This is something of a pandemic post. It’s not often a downtown parking lot right off 3rd Avenue is clear! I shot the mural a little off-center because there is a pole in the middle of the lot blocking a direct shot.
Located at 174 Third Avenue North. The mural faces north, away from Lower Broad. This is downtown, so lots of parking, almost none of it free, notably not the lot the mural faces.
What happens when an artist is given complete freedom to create? Well, if the artist is Mobe Oner (aka Eric Bass), you might just get a surreal scene. Perhaps you might get something like a drifting spacesuit filled with butterflies, with the facemask broken open so the butterflies can escape. In this case, you get exactly that. It certainly doesn’t have much to do with pizza, despite being on the front of the Midtown branch of Donatos. And no, the closeup pictures below are not slightly out of focus. Originally, this was a wooden surface, but the mural was done on stucco, giving it a textured look. There’s a richness to the color that you don’t see in a lot of murals in Nashville. As for the spacesuit, it doesn’t appear to be a specific design, but it seems to most resemble the AL7, which used by NASA for the Apollo and Skylab missions and thus would be fixed in a lot of folks’ minds as what a spacesuit should look like. And anyway, the orange Space Shuttle suits wouldn’t look good here. The butterflies look a lot like Blue Emperor butterflies, but they may just be fantasy butterflies.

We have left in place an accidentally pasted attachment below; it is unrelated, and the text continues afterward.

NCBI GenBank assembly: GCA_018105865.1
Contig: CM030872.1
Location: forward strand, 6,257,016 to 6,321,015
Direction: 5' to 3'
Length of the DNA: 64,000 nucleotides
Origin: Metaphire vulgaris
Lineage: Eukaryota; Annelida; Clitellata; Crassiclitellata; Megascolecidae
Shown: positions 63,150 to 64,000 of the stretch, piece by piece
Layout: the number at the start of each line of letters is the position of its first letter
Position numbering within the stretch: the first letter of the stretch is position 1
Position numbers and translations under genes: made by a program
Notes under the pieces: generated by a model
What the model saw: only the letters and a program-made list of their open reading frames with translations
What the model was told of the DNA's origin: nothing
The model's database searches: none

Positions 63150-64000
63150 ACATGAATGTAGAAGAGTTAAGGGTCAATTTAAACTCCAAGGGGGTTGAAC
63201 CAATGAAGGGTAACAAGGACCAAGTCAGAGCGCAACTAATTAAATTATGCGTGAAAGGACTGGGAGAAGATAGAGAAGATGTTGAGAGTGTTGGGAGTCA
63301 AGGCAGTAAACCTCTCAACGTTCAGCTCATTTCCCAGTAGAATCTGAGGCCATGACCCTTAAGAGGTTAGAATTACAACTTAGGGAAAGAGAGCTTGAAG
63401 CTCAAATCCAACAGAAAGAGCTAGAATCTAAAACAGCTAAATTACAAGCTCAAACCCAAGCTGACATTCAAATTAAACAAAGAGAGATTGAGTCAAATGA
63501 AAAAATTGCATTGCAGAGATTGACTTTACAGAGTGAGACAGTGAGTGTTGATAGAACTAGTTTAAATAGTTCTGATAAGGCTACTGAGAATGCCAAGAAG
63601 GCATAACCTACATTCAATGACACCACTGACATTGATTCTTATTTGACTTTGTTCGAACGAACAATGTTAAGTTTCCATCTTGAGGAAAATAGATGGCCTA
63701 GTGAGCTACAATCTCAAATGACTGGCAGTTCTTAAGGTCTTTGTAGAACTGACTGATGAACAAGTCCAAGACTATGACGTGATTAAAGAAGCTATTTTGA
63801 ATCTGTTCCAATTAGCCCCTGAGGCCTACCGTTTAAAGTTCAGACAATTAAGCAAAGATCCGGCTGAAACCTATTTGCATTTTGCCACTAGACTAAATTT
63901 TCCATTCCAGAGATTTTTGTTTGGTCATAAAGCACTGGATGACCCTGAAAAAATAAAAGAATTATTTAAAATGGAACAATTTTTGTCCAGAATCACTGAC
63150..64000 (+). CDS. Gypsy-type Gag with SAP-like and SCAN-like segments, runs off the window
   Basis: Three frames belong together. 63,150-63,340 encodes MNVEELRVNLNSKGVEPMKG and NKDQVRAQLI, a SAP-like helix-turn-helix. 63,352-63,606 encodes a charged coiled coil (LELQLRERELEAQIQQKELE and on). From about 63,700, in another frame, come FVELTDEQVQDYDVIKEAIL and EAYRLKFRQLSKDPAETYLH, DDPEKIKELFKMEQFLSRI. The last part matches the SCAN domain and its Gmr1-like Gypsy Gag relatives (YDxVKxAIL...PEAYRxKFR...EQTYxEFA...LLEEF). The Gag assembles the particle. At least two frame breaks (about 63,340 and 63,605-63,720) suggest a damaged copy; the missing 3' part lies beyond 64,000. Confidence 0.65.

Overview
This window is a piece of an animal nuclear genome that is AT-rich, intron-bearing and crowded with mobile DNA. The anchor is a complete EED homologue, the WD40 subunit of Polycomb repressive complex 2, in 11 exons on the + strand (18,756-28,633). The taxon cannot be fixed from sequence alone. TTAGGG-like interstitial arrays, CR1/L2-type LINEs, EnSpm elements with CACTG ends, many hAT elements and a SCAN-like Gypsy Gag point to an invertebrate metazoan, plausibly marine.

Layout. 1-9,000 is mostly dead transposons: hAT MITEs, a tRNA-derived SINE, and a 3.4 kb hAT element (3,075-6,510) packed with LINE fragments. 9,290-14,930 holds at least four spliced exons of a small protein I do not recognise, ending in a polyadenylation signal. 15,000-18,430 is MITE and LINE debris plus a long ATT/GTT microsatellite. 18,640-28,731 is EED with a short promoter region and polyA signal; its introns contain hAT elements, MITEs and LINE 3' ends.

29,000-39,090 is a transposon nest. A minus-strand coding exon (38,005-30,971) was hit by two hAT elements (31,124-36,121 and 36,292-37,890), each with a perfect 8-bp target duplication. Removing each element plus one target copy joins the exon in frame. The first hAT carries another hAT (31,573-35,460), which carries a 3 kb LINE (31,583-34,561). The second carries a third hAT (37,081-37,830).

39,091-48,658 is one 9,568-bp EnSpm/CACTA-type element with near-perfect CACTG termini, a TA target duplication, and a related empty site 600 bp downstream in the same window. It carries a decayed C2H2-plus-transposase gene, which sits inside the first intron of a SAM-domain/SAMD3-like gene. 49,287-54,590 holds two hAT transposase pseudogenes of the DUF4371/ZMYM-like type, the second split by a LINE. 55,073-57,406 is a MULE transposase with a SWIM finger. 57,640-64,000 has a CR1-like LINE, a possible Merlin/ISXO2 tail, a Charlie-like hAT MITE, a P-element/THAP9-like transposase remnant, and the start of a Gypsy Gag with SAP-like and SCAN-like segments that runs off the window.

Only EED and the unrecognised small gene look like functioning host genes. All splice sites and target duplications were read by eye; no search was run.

Located at 1915 Broadway. The mural is on the front of the building, facing the street. There is street parking right in front of the mural, unfortunately, and Donato’s has its own parking as well. Grab some pie and enjoy the art!
In the selfie wars of Nashville, the Gulch Wings may be King, but the “nashville looks good on you series” is certainly a contender. Of course, I recently got a shot of the one on a small building behind Frothy Monkey’s 12 South outpost easily only because the crowds are gone, so chalk this up as another pandemic shot. There’s also one on the Anderson Group Real Estate building on 21st South (which I haven’t put on the blog yet) and my favorite, the big one on Nolensville Pike. They’re all done by the artist who bills himself online as NASH.TN Note the small white block next to the word “good.” It’s a notice asking people to please not take down the banner. In the immediate aftermath of the March 2nd tornadoes, banners reading “volunteering” were placed over the word “nashville” on all three murals, making them read “volunteering looks good on you.” Here it is on the one on Nolensville Pike. Tornadoes, pandemic, what’s next? Another flood? Nashville needs a break.